Books about world politics, conspiracies, and espionage.
February 16, 2011 3:01 PM   Subscribe

Bookfilter: I love world politics, conspiracies, and espionage; TV shows like Alias and Rubicon really do it for me. What books would I like?

Modern-day stories preferred. Also, I read for prose as much as for story, so please no Dan Brown or the like.
posted by reductiondesign to Media & Arts (16 answers total) 15 users marked this as a favorite
John Le Carré has a distinctive, brisk-but-literary style paired with a melancholy, usually realistic tone.
posted by Sticherbeast at 3:07 PM on February 16, 2011

Maybe Olen Steinhauer's The Tourist?
posted by cal71 at 3:08 PM on February 16, 2011 [1 favorite]

The second two books of Stieg Larsson's Millennium (i.e., Girl with the Dragon Tattoo) series are primarily about post-Cold War realpolitik and conspiracies/cover ups.
posted by Admiral Haddock at 3:10 PM on February 16, 2011 [1 favorite]

The Cobweb and Interface, by Neal Stephenson and J. Frederick George (formerly known as Stephen Bury). Political, technological, set in the present day, with the technology just slightly turned up, and yes, conspiracy.
posted by artlung at 3:13 PM on February 16, 2011 [2 favorites]

As well as Le Carré, Len Deighton's IPCRESS File and the other subsequent Harry Palmer novels are conspiracy/spy fiction done right.
posted by Fiasco da Gama at 3:23 PM on February 16, 2011

I made a MeTa post about Lobster, 'journal of parapolitics', a while back. One of the founding editors wrote a book about conspiracy theories that could well be your thing (he's a serious journalist), and he has other works I've not seen on the JFK assassination and what have you. (Hope I'm right you weren't just after fiction).
posted by Abiezer at 3:47 PM on February 16, 2011 [1 favorite]

The Company, by Robert Littell. A whomping big story of the CIA, world politics and the wilderness of mirrors.
posted by MonkeyToes at 3:55 PM on February 16, 2011

Foucault's Pendulum by Umberto Eco is quite wonderful.
posted by Kattullus at 3:57 PM on February 16, 2011

Charles McCarry
posted by Ideefixe at 3:59 PM on February 16, 2011

Do read McMafia by Misha Glenny. The prose is more workmanlike than litereary, but it's the real world and full of wild, important stories.
posted by Corvid at 6:44 PM on February 16, 2011 [3 favorites]

All Jon Ronson's books-- The Men Who Stare at Goats, Them: Adventures with Extremists, and his two collections-- should do you up fine.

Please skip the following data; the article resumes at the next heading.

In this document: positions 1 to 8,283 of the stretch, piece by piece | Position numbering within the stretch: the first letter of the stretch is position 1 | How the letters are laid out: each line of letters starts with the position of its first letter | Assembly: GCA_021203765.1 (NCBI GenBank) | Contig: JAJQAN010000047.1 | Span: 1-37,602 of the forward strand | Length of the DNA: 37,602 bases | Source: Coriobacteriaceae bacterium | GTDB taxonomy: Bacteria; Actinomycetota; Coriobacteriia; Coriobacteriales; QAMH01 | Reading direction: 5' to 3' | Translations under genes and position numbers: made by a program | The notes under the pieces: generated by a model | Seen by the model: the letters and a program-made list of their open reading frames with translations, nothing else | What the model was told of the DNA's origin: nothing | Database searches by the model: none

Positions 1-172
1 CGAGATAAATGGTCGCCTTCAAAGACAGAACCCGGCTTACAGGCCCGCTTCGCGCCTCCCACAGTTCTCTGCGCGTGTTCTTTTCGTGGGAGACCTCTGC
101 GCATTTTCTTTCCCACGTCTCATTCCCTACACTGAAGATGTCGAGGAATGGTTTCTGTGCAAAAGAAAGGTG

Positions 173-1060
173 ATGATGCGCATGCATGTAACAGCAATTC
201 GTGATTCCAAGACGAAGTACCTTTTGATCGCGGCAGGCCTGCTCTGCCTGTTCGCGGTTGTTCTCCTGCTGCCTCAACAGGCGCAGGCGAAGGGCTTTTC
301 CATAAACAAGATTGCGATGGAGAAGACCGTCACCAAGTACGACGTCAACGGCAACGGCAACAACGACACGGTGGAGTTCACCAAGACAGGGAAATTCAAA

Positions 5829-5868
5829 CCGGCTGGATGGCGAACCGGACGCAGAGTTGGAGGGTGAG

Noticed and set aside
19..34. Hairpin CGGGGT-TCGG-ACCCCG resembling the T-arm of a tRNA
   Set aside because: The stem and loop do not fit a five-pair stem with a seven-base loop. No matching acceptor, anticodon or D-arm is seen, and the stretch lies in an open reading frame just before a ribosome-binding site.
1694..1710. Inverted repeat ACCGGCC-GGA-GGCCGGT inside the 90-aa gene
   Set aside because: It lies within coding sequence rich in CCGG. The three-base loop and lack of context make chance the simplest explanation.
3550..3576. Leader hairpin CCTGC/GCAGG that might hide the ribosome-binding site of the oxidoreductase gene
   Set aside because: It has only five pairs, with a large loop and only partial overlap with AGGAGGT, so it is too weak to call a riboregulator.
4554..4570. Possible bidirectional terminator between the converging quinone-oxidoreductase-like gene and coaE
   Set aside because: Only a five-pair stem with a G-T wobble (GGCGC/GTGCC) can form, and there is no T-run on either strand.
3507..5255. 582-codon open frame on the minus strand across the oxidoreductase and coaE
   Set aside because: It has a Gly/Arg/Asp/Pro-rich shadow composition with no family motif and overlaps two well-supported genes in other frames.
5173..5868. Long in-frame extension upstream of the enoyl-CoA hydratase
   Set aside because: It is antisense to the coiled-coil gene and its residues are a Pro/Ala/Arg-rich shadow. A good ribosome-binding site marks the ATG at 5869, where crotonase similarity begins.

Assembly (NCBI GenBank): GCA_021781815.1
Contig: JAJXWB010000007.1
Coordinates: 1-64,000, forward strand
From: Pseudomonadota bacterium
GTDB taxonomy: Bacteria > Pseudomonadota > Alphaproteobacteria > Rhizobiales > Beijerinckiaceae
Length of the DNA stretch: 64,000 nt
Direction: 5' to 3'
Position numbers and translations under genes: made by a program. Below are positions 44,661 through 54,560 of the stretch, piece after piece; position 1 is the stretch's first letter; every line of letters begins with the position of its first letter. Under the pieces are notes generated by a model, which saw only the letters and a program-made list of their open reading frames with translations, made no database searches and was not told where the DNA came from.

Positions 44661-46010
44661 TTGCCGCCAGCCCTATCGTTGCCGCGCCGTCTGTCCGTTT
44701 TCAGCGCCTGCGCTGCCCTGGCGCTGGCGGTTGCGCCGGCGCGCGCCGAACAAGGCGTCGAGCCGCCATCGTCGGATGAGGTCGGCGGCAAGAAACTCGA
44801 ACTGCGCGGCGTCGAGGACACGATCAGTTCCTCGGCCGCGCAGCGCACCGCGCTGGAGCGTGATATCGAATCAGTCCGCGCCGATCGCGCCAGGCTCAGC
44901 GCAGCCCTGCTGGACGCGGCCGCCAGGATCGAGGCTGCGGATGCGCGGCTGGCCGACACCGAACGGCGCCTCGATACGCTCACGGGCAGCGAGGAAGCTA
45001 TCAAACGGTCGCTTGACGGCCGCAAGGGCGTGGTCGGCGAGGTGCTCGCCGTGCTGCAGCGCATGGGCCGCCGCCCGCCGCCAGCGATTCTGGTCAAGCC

If you don't mind a comic book that isn't set in this reality, you might try on Matt Fraction, Gabriel Ba, and Fabio Moon's Casanova. Orgone sex cult islands, robot whores, a bunch of IPCRESS and Danger: Diabolik callbacks... you'd probably really dig it.
posted by fairytale of los angeles at 9:48 PM on February 16, 2011

Len Deighton's masterful 9 volume series about MI6 agent Bernard Samson in the twilight of the Cold War. Berlin Game, Mexico Set, London Match; Spy Hook, Spy Line, Spy Sinker; Faith, Hope, Charity. Go deep into the mind of Bernie as he continuously flashes between cynicism, paranoia, depression, nostalgia, inferiority, superiority, manipulation & deep insight into the human condition. More devious & unpredictable twists & turns than the upcoming Formula 1 race in Bahrain.
posted by scalefree at 10:20 PM on February 16, 2011 [1 favorite]

I'll second Olen Steinhauer's books - The Nearest Exit won an ALA genre award recently, and The Tourist is the first book in that series. I'm not normally a reader of this genre, but I find it so compelling that after starting the award winner, I went back to read the first one as well. And there are rumors it's a trilogy. (In fact, you might want to poke around the award site for other suggestions. They've got the annual award winner and then the short-list and read-alikes.)
posted by librarianamy at 5:00 AM on February 17, 2011 [1 favorite]

Would graphic novels work? Brian Azzarello's 100 Bullets is awesome.
posted by davidjmcgee at 8:35 AM on February 17, 2011

I only read this one, but it sounds like Camel Club by David Baldacci could be a match.

But it might be "Dan Brown like"...
posted by ObscureReferenceMan at 9:13 AM on February 17, 2011

Henry Porter's The Dying Light.
posted by The corpse in the library at 5:17 PM on February 18, 2011

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